By Madeleine Hillyer,
International News Assistant Editor
Monday, April 4, marked the start of the deportation of migrants from Greece to Turkey. Ferries from ports on the Greek islands of Lesbos and Chios left for Turkey carrying 202 migrants with them. Frontex, the EU border protection agency, carried out the deportation of these immigrants, ensuring that they reached Turkish ports safely.
According to Frontex and Turkish officials, a majority of the migrants returned to Turkey are Pakistani, with only two of the returned migrants being Syrian. According to the BBC, it has been announced by Greek authorities that these two Syrian migrants returned voluntarily.
These deportations are the result of a new agreement between the EU and Turkey that came into effect on March 20. In this deal, migrants who have arrived in Greece through Turkey after March 20 will be returned to Turkey if they are not granted asylum by Greek authorities.
In this new deal between the EU and Turkey, migrants who entered Europe through Turkey will be returned there until they are approved to enter the EU through official channels. This deal was reached in an attempt to curb the mass increase of migrants who have been entering Greece in the hopes of making it to the Northern EU countries. Since Greece’s Northern borders were shut many migrants have been stuck in Greece, causing multiple problems for the Greek government. EU officials hope that this new policy will slow the migration of immigrants to Greece.
In return for these migrants being returned, the EU will begin to accept more from Turkey, which is experiencing issues due to increased migration to their country as well. In exchange for the migrants deported to Turkey, 16 Syrian migrants were accepted into the German city, Hannover. It is expected more migrants from Turkey will be accepted into an EU country in the near future.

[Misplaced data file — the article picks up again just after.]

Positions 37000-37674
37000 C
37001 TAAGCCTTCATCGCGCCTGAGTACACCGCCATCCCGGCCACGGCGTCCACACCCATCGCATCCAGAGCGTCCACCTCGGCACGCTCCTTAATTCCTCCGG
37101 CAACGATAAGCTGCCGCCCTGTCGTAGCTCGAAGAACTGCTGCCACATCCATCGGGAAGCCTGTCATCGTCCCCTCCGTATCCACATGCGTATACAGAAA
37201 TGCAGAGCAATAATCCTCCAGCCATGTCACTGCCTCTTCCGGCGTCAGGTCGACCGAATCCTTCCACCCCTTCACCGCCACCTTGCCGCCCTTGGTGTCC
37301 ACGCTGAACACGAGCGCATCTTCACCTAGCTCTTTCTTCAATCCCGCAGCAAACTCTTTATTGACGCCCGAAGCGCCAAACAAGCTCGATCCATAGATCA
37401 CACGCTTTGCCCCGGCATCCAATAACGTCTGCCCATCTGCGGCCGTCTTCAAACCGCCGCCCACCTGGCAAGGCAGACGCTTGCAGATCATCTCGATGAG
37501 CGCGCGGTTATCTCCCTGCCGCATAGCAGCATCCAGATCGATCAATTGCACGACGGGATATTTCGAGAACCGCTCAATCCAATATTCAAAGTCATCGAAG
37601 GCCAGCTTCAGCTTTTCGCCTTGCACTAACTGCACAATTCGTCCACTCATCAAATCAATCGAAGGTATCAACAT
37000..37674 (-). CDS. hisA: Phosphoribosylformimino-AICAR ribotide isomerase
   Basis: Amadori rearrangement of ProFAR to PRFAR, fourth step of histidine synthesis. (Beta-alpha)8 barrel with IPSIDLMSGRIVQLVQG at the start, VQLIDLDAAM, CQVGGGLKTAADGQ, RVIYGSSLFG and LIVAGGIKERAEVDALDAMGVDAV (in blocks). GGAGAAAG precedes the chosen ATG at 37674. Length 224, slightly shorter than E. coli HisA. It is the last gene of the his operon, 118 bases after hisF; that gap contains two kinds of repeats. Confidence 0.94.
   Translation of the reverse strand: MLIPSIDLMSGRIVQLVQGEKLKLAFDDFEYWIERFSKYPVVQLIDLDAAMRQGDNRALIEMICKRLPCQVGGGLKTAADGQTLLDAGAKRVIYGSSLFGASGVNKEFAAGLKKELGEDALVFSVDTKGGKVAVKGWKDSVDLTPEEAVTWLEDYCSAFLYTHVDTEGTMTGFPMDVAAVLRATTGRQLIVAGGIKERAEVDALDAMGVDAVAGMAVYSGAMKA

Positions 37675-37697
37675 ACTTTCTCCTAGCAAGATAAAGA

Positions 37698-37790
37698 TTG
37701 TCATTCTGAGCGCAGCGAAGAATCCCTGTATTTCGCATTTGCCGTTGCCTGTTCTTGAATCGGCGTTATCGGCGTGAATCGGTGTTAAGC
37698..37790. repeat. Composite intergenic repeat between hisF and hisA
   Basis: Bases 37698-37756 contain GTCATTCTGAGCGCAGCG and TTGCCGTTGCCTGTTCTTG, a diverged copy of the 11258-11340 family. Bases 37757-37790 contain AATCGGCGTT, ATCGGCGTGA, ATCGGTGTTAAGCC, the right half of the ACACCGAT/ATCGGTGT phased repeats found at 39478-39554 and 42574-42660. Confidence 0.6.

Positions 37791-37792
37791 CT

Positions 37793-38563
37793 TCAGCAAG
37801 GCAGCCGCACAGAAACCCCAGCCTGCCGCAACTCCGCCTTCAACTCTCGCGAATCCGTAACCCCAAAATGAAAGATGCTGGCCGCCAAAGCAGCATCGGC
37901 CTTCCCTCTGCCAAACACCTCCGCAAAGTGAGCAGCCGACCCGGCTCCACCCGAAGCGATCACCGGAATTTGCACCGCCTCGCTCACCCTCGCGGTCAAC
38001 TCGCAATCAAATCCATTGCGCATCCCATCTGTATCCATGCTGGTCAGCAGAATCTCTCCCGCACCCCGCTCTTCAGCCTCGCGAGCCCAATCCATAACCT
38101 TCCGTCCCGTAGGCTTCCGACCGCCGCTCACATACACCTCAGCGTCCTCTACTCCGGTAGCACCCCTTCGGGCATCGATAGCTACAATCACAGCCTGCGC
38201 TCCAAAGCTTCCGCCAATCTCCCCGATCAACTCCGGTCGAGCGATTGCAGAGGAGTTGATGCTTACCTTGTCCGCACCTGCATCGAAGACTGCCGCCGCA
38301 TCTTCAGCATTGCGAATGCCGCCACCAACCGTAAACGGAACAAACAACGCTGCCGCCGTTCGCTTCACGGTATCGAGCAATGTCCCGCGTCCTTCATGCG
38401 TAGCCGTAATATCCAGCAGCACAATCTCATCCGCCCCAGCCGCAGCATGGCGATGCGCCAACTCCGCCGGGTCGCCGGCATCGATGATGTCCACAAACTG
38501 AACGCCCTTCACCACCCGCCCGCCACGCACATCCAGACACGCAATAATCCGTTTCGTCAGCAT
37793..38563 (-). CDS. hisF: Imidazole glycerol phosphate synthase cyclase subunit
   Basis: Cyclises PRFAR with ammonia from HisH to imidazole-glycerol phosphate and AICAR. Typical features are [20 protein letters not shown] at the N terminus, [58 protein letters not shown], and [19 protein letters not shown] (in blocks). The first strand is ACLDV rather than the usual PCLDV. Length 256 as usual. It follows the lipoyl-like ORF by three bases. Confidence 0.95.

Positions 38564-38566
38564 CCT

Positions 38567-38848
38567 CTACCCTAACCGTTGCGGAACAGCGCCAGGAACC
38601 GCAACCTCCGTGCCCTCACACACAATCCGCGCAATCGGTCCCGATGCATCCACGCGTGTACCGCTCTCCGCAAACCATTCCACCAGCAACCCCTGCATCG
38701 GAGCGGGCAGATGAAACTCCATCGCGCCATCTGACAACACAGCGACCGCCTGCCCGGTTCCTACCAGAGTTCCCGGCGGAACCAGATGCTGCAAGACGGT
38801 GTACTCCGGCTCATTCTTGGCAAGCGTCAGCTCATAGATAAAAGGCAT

While many government officials support this policy, there has been a lot of backlash from activists and human rights organizations.
According to CBS, the director of Amnesty International in Greece, Giorgos Kosmopoulos spoke on April 4th about the deportations, saying, “This is the first day of a very difficult time for refugee rights. Despite the serious legal gaps and lack of adequate protection in Turkey, the EU is forging ahead with a dangerous deal,” he continued, “Even if this first group is not refugees, what we are seeing here is a symbolic kick off of what might be a very dangerous practice of returns to Turkey.”
According to CBS, other activists have raised concerns over the asylum process in Greece. Many migrants have reported difficulty getting information from the government about the asylum process, which could prevent migrants who would otherwise qualify for asylum from staying in Greece.
A version of this article appeared in the Tuesday, April 12th print edition.
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